|British Union Railway|
|Owned By:||Floyd Ketchum & Rupert McCullough|
|Incorporation Status:||Railroad Company|
|Mission Statement:||Provide efficient, safe and cheap freight transportation.|
|Headquarters:||British Union Railway Building|
|Location(s):||Tampico, The Royal Dominion|
|Notable Employees:||Ulysses Chamberlain|
|Founded by:||Robert Ketchum, Lorraine Washburn, & Arnold McCullough|
|Competitors:||Tampico Railroad Company, Dominion Passenger & Transportation Railway, Federal Rail Company|
Foundation & Initial Growth
In the spring of 2173 three veterans, Robert Ketchum, Arnold McCullough, and Lorraine Washburn formed the British Union Railway Company. The three people having known each other during their service in the PDF, all came from relatively well-off families, with Lorraine being the younger sister of Lord High Admiral Jason Wasburn and Robert being the oldest son of Lord Alfred Ketchum. Together the three pooled their resources and founded the Protectorate's first rail company, immediately commissioning several dozen tribal laborers to begin repairing the railroad ties that reached across the Dominion. As well, headed by Arnold, a group of mechanics and engineers began to go to work repairing three locomotives that sat dormant in one of Tampico's old roundhouses.
By 2174 the company had been incorporated, and several rail lines, leading out to the ruins of Oldham and Santa Clara had been suitably repaired and on July 7, 2174, the first British Union Railway train pulled into the station at Santa Clara, carrying a load of construction material, steel beams, and foodstuffs. Contracts to carry cargo began to flood the company offices, as the rail lines were expanded into the Frontier District, and as a result share prices soured, adding £25,000 to the company's market value. This all culminated in the rapid expansion of operations and lead to the company's initial expansion.
By 2180 the company was in what was generally agreed to having been the company's golden age, the value of their stocks were up, and contracts for their services were coming in from all over. It was 2180 that the company successfully secured the Provisional Defense Force's contract to carry military supplies and ferry wounded that really put the railway ahead. Yet to secure their position of power, Robert and Lorraine, after discussing it with the various members of the military board, got the board to pass a series of directives that, in effect, drove up the cost of entering the rail transportation business. Alongside this, Robert was appointed to a permanent position on the military board as a "civilian observer." The result of all this was the virtual establishment of a monopoly over the rail transportation market by British Union Railway. As well, due to the increased cost involved with entering and expanding in the market, other young companies like the Tampico Railroad Company and Talbert Cargo Lines couldn't expand beyond their local markets. When the company began to face competition from coaching lines, and courier services, Robert used his leverage on the board to push through a hefty tax on such services.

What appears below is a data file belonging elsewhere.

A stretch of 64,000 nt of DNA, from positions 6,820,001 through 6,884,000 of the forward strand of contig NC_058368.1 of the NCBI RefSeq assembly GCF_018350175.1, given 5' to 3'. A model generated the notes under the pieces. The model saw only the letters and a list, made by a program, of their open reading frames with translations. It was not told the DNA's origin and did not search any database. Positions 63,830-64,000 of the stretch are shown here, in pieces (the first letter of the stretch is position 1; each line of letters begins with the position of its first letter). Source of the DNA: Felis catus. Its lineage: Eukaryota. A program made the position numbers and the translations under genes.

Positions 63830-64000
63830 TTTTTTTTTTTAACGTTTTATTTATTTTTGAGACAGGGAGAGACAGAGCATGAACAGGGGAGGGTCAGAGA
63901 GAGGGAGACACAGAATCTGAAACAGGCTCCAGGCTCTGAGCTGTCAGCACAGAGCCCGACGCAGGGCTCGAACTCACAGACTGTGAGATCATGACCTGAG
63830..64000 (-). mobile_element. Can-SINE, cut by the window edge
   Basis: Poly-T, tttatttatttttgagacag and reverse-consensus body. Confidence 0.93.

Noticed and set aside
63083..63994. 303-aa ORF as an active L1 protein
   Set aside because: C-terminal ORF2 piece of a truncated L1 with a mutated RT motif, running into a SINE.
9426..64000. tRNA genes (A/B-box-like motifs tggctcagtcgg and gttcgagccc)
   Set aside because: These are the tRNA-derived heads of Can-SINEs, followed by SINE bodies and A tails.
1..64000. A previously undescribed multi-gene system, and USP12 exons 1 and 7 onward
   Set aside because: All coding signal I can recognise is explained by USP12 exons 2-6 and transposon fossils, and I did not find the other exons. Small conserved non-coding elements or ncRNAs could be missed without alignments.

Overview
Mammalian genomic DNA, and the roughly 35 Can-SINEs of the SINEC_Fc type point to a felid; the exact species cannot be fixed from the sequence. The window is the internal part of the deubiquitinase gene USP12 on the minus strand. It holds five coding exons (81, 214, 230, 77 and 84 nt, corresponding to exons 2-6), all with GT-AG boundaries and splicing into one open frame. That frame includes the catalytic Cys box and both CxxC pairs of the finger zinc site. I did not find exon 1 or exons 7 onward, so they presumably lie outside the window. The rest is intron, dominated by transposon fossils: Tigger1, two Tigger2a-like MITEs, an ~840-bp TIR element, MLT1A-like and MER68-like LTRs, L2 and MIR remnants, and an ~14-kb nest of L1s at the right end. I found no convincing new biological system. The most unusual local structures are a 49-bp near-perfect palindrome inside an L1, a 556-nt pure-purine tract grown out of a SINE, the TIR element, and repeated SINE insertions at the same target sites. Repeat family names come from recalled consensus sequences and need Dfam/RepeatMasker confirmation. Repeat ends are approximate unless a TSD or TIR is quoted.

First Anglo-Ganadero War
With the onset of the First Anglo-Ganadero War in 2224, the frontier district exploded as the small allied collection of Ganadero Republics along the Protectorate's frontier, led by the Free City of Staffordshire, declared war on the Protectorate and invaded the Frontier seeking to reclaim lost territory. Within a few weeks Fort Comstock was cut off by the fast-moving Ganadero armies, and throughout the Frontier District, Ganadero guerrillas rose up and began to harass the PDF's troop formations. The Tampico Guard Grenadiers, the regiment charged with the protection of the Protectorate's frontier, was spread out between its various posts and was immediately pressed by the oncoming Ganaderos. Within days most of the various posts had shot through their stocks of ammunition holding off Ganadero attacks, and required resupplying. The board of directors, seeing an opportunity to squeeze the government for more money, decided to up their freight rates, costing the PDF upwards of £1,000 to move about five pounds of supplies.
This obscenely high rate prompted the House of Commons to meet in an emergency session, a bill was put forth by a coalition of Dominionists, Liberals, and Labor party MPs to seize the British Union Railway was passed by a margin of 33-9. The Deputy Director of Treasury was immediately placed on the company's board of directors and took over as head of operations, setting freight rates at £32 per pound, despite protests from stockholders. Stockholders now had to face the prospect of losing copious amounts of money, and as share prices plummeted, many sold their stocks to government buyers. Despite the best efforts of both the board of directors and some more laissez-faire minded politicians, freight prices were not allowed to fluctuate with the market, and instead were held at an artificially low rate, at which no other company could compete. Much to the excitement of radical Tories within the Dominionist party, the British Union Railway began to monopolize the railroad market.